Monthly Archives: December 2020

The most important book you read this year is also the most difficult.

A book everyone must read, and hopefully it acts as a call to action and an eye opener.

The most important book you read this year is also the most difficult.

The New Internationalists by Sue Clayton | Waterstones

Buy The New Internationalists by Sue Clayton from Waterstones today! Click and Collect from your local Waterstones or get FREE UK delivery on orders over £25.
— Read on

I am pleased I was able to contribute to this brilliant book by way of foreword to it. Many thanks to everyone involve with sharing their work, efforts and dedications. Volunteering and volunteers are an important part of being able to make a difference and have a positive impact. Congratulations   🥳 to Sue Clayton, Tess Berry-Hart and the team. 🙂

Thirteen years ago, I made the dangerous journey from Afghanistan to Europe as an unaccompanied 12-year-old, and now have status here in the UK. The acts of kindness that I was shown on the journey I still remember – and many of the people supporting me in my hardship and showing compassion were volunteers. Most certainly, I was touched by the kindness and support of volunteers with basic necessities of life, like food, water and shelter in Athens, Rome and Paris, and particularly in Calais. I was so grateful to all the wonderful people out there who supported and helped me in my most desperate situations and huge thanks to all volunteers and friends for continuing their efforts and dedications.

I have spent the last ten years so volunteering, giving back to the community and making a difference to those less fortunate. I founded an organisation called My Bright Kite that aims to improve the well-being and inclusion of young refugees who arrive here – because making the journey is only half the issue, young people then have to find a place for themselves and ways they can it in and belong. And I wrote an account of my own journey here called the ‘The Lightless Sky’, and have been asked to events all across the UK to share my experiences. People are mostly kind and generous and often want to know how they could help refugees. I encourage people to write to their MPs, go on protest for social justice, get active and engaged with their local City of Sanctuary group, or refugee support network, or suggest they volunteer in the UK with refugee charities or in Calais and Greek refugee camps. I am humbled by how hearing about my experiences has it has inspired and empowered them to travel to refugee camps across the world to support the efforts and work of NGOs. It’s amazing to see ordinary people doing extraordinary work, when EU governments were falling refugees but a massive volunteer movement that came to the rescue of literally millions of refugees who entered Europe in 2015 and since.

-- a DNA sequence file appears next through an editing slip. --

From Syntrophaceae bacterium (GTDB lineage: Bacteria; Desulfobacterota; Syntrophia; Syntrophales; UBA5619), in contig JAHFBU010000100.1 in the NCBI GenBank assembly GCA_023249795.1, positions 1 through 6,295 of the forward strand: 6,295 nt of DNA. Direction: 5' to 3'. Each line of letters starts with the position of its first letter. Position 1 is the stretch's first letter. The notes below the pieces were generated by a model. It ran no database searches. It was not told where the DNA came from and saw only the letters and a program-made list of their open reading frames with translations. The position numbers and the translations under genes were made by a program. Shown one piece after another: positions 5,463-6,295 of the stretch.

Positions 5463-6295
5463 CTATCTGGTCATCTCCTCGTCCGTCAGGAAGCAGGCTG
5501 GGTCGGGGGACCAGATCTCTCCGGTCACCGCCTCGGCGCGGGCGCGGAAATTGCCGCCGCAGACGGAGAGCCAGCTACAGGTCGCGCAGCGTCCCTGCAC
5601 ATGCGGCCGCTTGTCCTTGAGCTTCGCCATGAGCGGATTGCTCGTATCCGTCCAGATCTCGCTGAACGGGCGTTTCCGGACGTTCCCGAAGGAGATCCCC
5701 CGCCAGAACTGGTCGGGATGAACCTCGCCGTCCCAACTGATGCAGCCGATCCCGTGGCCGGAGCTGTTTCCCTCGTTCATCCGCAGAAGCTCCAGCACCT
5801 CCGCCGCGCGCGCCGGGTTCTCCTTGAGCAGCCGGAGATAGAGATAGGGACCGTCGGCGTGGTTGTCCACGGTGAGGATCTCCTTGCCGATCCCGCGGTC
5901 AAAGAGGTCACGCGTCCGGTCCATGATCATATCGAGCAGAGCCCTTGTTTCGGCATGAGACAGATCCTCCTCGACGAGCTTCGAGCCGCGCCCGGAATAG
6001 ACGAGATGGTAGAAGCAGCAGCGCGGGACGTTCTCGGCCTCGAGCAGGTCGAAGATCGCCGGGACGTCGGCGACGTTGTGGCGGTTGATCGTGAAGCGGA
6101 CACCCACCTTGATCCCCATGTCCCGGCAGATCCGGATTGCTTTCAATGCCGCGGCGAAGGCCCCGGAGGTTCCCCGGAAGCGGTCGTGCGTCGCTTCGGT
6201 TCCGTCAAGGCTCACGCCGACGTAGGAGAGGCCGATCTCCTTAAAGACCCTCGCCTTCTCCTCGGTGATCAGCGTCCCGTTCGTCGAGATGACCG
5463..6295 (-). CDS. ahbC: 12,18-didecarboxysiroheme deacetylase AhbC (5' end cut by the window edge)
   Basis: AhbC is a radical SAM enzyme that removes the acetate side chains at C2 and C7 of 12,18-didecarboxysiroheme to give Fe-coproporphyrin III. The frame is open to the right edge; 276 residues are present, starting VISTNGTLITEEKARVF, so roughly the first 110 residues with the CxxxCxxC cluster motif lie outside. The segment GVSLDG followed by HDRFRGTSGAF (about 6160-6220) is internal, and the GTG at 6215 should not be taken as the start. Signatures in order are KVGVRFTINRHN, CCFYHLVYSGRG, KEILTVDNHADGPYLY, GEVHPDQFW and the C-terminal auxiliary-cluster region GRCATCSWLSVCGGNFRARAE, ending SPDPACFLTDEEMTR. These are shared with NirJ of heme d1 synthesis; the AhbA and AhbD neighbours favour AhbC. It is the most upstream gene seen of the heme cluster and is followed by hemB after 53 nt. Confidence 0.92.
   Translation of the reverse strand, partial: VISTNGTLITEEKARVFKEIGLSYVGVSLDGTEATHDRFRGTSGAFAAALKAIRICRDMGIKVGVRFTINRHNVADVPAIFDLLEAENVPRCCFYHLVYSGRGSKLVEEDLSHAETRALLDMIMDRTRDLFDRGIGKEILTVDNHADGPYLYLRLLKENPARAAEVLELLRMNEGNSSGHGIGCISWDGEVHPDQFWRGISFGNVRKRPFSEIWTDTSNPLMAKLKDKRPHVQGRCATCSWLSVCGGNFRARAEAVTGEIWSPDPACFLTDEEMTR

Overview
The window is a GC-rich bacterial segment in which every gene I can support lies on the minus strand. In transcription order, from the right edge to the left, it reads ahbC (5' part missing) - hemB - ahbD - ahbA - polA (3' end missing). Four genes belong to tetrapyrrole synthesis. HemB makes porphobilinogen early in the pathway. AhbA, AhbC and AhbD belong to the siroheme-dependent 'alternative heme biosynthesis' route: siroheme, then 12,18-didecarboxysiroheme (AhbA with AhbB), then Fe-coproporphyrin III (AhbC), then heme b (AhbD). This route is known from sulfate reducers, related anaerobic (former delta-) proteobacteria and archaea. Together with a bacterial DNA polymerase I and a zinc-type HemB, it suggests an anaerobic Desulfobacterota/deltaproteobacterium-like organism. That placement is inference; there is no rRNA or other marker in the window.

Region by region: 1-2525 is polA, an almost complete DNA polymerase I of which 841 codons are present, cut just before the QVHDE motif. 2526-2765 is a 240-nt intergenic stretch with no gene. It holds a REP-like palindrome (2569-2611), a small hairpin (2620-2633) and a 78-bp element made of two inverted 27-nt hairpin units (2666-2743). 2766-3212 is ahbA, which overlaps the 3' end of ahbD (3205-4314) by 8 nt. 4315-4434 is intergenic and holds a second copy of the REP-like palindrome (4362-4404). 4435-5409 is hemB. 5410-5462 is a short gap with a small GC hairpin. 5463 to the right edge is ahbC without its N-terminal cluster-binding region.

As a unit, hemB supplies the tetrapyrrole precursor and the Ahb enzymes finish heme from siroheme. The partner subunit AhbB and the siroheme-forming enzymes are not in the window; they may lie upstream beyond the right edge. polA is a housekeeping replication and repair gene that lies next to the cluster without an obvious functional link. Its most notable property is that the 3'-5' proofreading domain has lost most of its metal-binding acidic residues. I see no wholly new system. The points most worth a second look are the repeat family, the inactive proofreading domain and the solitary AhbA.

As we see across Europe, things seem to have changed in the last few years and the environment become so much less welcoming. With governments not always helping, or being hostile to refugees, and NGOs not always up to the job, the role of the volunteers has become essential – and a whole new movement. We have been so alarmed with humanitarian workers treated as criminals in Italy and Greece, also the example of the Stansted 15, peaceful protesters who were criminalised for supporting refugees. We all need to go on speaking out and be advocates for human rights for refugees and those who support them.

Gulwali Passarlay, BA (Hons) MPA, author of The Lightless Sky.